Saturday, April 10, 2010

Lincoln Park Cemetery



There are 10,000 bodies buried under Lincoln Park in Chicago. They have been forgotten for many decades. Perhaps one of us is looking for an ancestor that died in Chicago. This story will deepen the mystery if it doesn’t clear it up.

It is no secret that Lincoln Park was once a cemetery. It began as a cemetery for cholera victims in 1877 because it was considered to be a safe distance from town. There are also 4,000 confederate soldiers that died at Camp Douglas, a POW camp, from awful conditions.

Soon there was a Catholic cemetery, a Jewish cemetery, a pauper cemetery as well as The City Cemetery. At its height there may have been 35,000 graves. Then the Chicago Fire came through and destroyed markers. The official story is that the fire was responsible for graves that were left behind and not reinterred when others were moved to make way for the new park.

Often bones are discovered when routine work is done on the Park or on nearby homes. Most recently (Feb 2010) while a 19th century townhouse was under construction bones were found under a concrete basement floor. They were believed to be from the Old Catholic cemetery. At the same site bones were found in 1947. The Catholic cemetery was sold off in separate lots and sales in the late 1800s.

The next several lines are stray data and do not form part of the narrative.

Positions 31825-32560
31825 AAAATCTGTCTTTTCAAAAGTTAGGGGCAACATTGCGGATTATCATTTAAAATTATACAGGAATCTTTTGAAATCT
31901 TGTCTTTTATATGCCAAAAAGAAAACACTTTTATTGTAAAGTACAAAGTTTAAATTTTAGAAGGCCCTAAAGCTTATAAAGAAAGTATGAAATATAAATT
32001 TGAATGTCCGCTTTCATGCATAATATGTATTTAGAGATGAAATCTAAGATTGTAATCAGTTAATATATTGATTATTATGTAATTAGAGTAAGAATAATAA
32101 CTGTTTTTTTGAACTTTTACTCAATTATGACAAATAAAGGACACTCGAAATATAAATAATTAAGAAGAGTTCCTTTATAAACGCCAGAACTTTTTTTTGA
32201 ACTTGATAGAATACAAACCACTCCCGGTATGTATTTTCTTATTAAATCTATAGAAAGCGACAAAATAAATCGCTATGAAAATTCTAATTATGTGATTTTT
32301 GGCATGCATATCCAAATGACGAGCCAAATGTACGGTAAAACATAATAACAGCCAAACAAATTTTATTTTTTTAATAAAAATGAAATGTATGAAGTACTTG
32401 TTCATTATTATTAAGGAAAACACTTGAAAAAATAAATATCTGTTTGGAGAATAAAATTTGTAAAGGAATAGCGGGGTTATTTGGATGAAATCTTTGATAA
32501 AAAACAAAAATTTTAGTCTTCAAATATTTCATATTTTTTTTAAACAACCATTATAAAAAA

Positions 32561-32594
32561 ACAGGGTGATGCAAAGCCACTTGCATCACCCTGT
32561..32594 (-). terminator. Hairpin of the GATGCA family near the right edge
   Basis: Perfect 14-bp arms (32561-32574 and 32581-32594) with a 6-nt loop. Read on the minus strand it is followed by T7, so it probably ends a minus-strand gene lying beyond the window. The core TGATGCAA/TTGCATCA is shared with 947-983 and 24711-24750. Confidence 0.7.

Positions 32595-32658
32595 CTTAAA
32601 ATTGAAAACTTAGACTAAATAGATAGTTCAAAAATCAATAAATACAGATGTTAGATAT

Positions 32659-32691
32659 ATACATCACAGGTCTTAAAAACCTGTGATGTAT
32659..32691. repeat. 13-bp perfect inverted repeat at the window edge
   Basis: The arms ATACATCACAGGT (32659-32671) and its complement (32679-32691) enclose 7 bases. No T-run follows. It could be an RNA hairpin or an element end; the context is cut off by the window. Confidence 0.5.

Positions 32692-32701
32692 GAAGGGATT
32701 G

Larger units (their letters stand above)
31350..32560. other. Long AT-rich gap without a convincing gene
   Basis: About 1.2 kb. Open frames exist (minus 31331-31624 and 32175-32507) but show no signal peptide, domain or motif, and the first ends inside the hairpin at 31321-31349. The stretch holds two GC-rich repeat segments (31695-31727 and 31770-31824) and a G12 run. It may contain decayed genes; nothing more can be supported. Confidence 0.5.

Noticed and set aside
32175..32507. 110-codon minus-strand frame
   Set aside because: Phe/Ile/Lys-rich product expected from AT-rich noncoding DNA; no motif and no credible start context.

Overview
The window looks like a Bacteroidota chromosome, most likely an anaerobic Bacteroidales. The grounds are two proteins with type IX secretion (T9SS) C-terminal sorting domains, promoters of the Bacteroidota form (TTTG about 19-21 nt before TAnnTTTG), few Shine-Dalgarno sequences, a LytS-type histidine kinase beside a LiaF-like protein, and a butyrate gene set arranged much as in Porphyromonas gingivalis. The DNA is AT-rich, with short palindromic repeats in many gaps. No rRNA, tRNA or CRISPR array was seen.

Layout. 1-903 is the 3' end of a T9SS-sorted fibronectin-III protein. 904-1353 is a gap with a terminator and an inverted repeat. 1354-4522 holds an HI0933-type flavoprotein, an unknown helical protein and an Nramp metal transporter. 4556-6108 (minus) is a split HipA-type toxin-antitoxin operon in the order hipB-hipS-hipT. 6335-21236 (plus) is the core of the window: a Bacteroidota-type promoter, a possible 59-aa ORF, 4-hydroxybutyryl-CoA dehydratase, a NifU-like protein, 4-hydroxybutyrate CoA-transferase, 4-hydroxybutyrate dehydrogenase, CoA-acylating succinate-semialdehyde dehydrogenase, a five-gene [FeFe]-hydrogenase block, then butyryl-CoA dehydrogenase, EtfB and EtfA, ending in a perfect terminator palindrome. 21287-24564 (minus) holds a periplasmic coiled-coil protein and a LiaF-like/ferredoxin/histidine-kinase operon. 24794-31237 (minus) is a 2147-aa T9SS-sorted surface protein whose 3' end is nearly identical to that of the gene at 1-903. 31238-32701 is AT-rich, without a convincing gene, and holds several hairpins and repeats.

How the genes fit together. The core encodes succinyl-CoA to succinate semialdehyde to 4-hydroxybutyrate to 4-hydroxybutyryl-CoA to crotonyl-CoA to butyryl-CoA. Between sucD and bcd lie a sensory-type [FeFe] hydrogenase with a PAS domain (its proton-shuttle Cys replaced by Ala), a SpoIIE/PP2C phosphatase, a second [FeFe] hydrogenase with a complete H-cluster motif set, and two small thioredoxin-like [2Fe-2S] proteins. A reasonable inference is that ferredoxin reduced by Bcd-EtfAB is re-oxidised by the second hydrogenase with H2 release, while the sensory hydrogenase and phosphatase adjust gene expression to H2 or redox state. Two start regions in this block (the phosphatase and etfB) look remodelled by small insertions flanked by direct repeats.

A terrific researcher named Pamela Bannos has spent an enormous amount of time collecting information to verify, identify and document anything and everything about Lincoln Park’s former identity. Her web site, Hidden Truths, gives any researcher many hours of pleasure digging through all the information she has been able to collect. She provides images of her research and encourages the reader to follow her on her journey of discovering the “Hidden Truths.”

Note: The image above is from Weird Chicago. The tomb is that of Ira Couch.

A Member of The Association of Graveyard Rabbits